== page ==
Taxi strike could harm Zurich airport
The taxi-driver strike at Zurich airport is seriously damaging its image among passengers, according to the hub’s operating company Unique.
Passengers are becoming increasingly frustrated with transport delays to the city and a lack of information as the strike continues with no sign of a solution on the horizon.
On Thursday, the fourth day of the strike, Unique said it would not renew its exclusive contract with IG Airport Taxi - the umbrella group for the taxi companies servicing Zurich airport.
Some travellers arriving at the airport on Wednesday expressed sympathy for the taxi drivers, who are demanding an SFr4,000 ($3,108) minimum monthly salary and improved working conditions, but most said they were annoyed with the inconvenience.
Liz Brown, who travelled from London for a business meeting on Wednesday, told swissinfo that the industrial action had upset her plans. "This is not what I expected and not a good reflection on so-called Swiss efficiency," she said.
"I’m fed up because if I had been informed about this I could have made other arrangements and not been late for my meeting. I have to come back to Zurich every day for the rest of the week and I am not looking forward to it."
Unique has laid on two courtesy buses that ferry passengers to a point outside the airport where passengers can take taxis. The airport’s limousine service is also operating a cut-price service to Zurich city centre and staff are on hand in the arrivals hall to advise passengers.
But a spokeswoman for Unique admitted that the strike is causing damage. "The image of the airport is suffering greatly because passengers do not know there is a strike going on," she said.
"We are very concerned because we don’t want our passengers to suffer from a conflict that is going on between the taxi drivers and their employers."
The strike began on Monday after negotiations between drivers, represented by the country’s largest union Unia, and employers IG Airport Taxi broke down. Unia claims that drivers are forced to work up to 80 hours per week for as little as SFr3,000 with insufficient provision for sick pay.
The union says the problem started on January 1 last year when a new contract between IG Airport Taxi and Unique came into force, increasing the annual fee charged by the airport for each car working there from SFr5,000 to SFr10,000.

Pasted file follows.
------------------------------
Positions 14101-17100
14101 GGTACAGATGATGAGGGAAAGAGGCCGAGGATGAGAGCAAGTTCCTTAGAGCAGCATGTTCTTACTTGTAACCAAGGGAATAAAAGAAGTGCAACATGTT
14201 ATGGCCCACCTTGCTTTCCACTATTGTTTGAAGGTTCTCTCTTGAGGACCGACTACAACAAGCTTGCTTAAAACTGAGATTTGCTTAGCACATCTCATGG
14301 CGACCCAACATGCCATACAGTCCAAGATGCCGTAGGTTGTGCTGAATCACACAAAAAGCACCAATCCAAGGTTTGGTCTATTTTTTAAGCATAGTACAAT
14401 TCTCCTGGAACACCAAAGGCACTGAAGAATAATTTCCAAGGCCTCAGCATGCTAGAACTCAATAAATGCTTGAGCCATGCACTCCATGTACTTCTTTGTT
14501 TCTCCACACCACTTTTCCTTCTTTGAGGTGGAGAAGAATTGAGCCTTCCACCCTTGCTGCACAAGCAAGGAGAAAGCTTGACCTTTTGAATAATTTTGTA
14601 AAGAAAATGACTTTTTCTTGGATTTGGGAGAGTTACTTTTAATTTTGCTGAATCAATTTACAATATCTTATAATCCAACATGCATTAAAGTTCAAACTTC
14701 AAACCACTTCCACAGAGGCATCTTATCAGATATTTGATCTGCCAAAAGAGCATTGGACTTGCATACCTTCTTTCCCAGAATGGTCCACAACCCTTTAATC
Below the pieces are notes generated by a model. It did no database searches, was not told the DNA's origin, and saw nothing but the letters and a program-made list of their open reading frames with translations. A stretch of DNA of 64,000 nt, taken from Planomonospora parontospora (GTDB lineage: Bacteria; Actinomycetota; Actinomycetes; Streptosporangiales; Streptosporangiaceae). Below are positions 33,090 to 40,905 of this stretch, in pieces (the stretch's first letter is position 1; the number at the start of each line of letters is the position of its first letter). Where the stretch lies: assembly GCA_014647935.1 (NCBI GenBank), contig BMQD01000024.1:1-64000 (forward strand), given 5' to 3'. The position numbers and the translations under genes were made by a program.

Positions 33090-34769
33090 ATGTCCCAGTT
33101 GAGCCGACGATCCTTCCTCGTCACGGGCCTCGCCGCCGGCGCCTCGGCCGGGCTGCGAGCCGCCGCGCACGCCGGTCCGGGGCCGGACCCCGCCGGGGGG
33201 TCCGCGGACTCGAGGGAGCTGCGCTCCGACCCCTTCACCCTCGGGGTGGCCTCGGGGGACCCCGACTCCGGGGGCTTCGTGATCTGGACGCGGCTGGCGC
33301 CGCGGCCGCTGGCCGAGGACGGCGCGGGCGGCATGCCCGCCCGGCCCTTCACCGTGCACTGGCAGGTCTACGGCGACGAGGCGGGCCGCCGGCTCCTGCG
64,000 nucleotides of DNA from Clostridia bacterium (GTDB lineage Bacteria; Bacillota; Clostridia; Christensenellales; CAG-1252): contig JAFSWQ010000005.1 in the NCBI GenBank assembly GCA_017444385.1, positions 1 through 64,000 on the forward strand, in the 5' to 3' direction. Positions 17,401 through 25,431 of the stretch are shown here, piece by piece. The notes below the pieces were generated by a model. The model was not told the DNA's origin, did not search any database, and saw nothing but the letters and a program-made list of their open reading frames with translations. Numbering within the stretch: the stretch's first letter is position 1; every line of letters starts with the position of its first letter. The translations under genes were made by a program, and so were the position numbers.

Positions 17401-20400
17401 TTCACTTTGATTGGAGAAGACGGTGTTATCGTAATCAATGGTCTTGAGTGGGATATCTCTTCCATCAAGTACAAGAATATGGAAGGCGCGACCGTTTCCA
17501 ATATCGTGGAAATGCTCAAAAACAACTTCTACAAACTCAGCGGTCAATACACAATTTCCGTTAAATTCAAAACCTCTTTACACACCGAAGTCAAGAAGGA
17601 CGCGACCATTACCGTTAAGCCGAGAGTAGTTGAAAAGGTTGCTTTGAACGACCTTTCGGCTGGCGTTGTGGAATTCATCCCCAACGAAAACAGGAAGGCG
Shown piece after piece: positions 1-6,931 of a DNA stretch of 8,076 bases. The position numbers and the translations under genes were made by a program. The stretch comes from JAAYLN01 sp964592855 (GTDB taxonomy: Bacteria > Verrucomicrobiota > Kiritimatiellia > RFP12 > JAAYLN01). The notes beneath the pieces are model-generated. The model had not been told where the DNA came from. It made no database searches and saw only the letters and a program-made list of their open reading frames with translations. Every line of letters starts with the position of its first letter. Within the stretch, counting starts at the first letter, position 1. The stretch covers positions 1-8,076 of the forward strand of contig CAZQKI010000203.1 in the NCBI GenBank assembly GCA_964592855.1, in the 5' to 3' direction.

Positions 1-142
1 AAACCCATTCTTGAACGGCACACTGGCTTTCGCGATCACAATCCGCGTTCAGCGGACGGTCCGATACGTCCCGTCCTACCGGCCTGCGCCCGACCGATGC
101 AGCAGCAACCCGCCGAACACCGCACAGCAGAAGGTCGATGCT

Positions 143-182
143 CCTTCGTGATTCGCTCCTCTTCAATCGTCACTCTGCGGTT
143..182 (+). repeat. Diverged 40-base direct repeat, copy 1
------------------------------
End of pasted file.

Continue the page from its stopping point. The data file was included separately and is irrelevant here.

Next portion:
The number of licences for taxis to work at the airport has also been increased, making it harder to find business, drivers claim.
"We cannot live on SFr3,000 a month because the cost of living is too high in Switzerland," said driver Pituctin Viroj, who has been working at the airport for six years. "I have to work 12 hours a day now just to make ends meet, which is putting the safety of my passengers at risk."
Severino Maurutto, president of the Geneva Taxi Drivers' Union, said his members backed the strike by colleagues at Zurich airport.
"We support their demands for a fair wage," he told swissinfo. "It's becoming more and more difficult to work in our trade."
Geneva taxi drivers staged a two-hour strike at the city's airport last month after the cantonal authorities decided that all cabs should be painted yellow. It is one of a number of measures contained in a new taxi law which has angered drivers.
Passengers at Zurich, in the meantime, must continue to find other ways into the city until the dispute is resolved.
"I’ve travelled in Europe too often to be surprised by strikes," said Tariq Shaban from the United States, who arrived in Zurich with his wife and two teenaged children. "It’s definitely frustrating, but I think it might be going a bit too far to say it gives Zurich a bad image."
swissinfo, Matthew Allen at Zurich airport
IG Airport Taxi is the umbrella group for seven separate taxi companies that service Zurich airport.
The striking drivers are demanding a minimum SFr4,000 a month wage and better conditions.
Each taxi that works at Zurich airport must pay an annual fee of SFr10,000.
Zurich airport handled 132,600 flights and 8,465,759 passengers between January and June this year.
Zurich was not the only Swiss airport with problems on Wednesday - around 100 passengers were stuck at Basel because nine Swiss flights had been cancelled.
The national carrier has temporarily suspended 52 pilots who complained in an open letter to management.
The pilots said their anxiety about their future with the company - which is being taken over by Germany's Lufthansa - could affect cockpit safety.
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